I am an idiot. I should have known better. This was the third time I’d returned to Canada since I began traveling 5 years ago, and I was fully aware of the many reverse culture shock-y things that can occur when one comes back to one’s country of birth after time spent abroad. I knew that travel had created a healthier life-style for me not because travel was some glorious, magical cure-all, but because of the habits that a life in transit forced or inspired me to adopt; among them, an appreciation of the everyday.
Which is why I feel the prat for not maintaining the habits I was keeping while traveling to record for this blog upon arrival back ‘home’.
While on the road there were 5 things I was never without: my phone, my camera, paper, pen and my passport. Alright, I can probably do without my passport in my home country but the rest were what allowed me to record my thoughts, take notes, capture memories and, through social media, stay connected during the course of it all. This is an ongoing blog. I’m not done. But I stopped these habits. Why?Continue reading →
It goes without saying that India is a massive country. In 3 months, I got to explore only one strip of it, traveling West to East, sticking largely to the North. I hope to return some day and travel the country more extensively but, for now, here are the highlights from the areas I was fortunate enough to have visited.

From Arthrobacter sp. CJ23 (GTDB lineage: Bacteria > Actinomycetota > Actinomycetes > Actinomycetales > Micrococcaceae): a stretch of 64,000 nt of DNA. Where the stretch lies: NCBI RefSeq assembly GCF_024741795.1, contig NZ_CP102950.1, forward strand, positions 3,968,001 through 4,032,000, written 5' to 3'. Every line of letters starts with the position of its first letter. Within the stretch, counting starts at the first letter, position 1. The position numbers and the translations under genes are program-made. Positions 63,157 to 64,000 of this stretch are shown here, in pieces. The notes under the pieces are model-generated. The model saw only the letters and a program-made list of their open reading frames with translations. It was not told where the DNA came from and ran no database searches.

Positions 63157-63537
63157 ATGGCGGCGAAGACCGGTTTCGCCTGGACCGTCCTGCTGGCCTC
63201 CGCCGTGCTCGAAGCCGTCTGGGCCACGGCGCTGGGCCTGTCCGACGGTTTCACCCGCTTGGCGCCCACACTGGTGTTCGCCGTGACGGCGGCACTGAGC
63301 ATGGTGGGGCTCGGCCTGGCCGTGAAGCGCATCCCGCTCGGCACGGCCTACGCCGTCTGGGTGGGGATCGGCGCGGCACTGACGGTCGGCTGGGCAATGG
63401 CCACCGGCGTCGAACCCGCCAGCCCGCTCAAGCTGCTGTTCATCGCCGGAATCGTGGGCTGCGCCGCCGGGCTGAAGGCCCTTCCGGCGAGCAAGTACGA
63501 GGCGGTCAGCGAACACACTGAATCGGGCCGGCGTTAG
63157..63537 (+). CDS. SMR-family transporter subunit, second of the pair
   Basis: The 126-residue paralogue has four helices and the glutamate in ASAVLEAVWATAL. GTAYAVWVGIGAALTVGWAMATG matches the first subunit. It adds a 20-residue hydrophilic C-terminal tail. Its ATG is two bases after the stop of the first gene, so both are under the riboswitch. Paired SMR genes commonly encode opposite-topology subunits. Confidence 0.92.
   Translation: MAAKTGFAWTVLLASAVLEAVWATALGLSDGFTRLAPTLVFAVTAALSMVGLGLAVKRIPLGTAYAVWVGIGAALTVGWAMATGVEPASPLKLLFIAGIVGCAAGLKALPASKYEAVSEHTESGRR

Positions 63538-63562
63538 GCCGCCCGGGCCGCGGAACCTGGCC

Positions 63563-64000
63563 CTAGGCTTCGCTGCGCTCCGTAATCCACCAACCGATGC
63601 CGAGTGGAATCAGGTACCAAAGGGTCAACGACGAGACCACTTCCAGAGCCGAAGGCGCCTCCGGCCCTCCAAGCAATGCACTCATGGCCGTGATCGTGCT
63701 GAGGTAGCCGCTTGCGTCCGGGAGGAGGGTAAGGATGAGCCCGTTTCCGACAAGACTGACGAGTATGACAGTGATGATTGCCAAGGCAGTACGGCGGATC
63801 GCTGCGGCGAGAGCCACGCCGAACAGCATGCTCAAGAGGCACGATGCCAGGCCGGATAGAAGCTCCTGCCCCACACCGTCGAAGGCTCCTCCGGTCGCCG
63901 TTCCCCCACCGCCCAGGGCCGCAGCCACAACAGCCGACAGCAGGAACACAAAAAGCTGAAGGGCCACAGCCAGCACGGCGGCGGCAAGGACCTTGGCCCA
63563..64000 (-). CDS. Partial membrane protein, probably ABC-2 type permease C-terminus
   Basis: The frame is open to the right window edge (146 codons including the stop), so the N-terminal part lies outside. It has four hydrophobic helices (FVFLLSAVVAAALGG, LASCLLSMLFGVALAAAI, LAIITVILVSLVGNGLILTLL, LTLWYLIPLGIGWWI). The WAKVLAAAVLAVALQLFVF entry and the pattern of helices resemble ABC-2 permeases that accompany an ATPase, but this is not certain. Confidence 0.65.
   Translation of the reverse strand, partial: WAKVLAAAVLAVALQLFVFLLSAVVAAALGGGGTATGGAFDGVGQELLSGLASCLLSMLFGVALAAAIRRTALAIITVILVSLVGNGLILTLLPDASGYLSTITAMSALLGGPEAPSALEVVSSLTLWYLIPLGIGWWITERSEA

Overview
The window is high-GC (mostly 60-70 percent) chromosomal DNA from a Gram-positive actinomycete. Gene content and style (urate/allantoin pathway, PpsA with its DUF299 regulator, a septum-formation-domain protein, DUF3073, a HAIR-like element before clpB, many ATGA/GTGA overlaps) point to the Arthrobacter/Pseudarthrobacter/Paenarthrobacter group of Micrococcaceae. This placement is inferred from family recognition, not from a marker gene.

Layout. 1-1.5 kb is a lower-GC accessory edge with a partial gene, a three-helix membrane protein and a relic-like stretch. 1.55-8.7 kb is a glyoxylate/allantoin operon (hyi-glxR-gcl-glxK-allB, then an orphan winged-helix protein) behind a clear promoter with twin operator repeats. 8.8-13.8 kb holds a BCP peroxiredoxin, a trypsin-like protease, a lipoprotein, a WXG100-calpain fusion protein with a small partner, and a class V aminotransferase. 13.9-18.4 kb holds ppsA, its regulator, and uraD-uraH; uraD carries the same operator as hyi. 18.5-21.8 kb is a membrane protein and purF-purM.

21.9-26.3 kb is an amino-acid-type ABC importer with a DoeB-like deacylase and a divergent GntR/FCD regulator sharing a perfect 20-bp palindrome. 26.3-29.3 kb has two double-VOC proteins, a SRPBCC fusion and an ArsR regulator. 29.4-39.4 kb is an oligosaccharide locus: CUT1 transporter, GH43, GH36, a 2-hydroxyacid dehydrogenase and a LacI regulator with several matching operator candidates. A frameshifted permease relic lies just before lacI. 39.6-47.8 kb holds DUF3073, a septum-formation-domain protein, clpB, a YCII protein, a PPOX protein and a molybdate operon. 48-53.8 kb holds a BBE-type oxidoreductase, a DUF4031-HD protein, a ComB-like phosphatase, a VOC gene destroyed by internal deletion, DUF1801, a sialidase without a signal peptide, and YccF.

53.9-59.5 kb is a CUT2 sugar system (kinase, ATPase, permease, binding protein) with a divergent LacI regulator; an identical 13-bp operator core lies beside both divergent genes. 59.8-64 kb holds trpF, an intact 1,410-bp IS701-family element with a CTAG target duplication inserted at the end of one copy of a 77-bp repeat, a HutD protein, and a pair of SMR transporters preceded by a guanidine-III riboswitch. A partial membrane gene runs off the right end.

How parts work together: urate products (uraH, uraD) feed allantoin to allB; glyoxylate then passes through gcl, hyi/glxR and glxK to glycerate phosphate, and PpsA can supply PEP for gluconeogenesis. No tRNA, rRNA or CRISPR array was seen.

In the hills around Uttarkashi. Photo by Peter Philips
India is one of the more inexpensive countries on the backpacker circuit. Depending on your habits, tastes and where you travel, you can live pretty effing cheaply in this country for as long as your visa will allow.
Make your Rupees stretch. (Photo credit: rvgpl)
I set my own budget at a projected $1,250 CAD dollars per month (all costs in this section will be listed in Canadian dollars, as this is the currency in which I do my finances), and this wasn’t a difficult goal to stick to. It was in fact generous (as any budget you’re setting for yourself should be to allow for wiggle room and emergencies).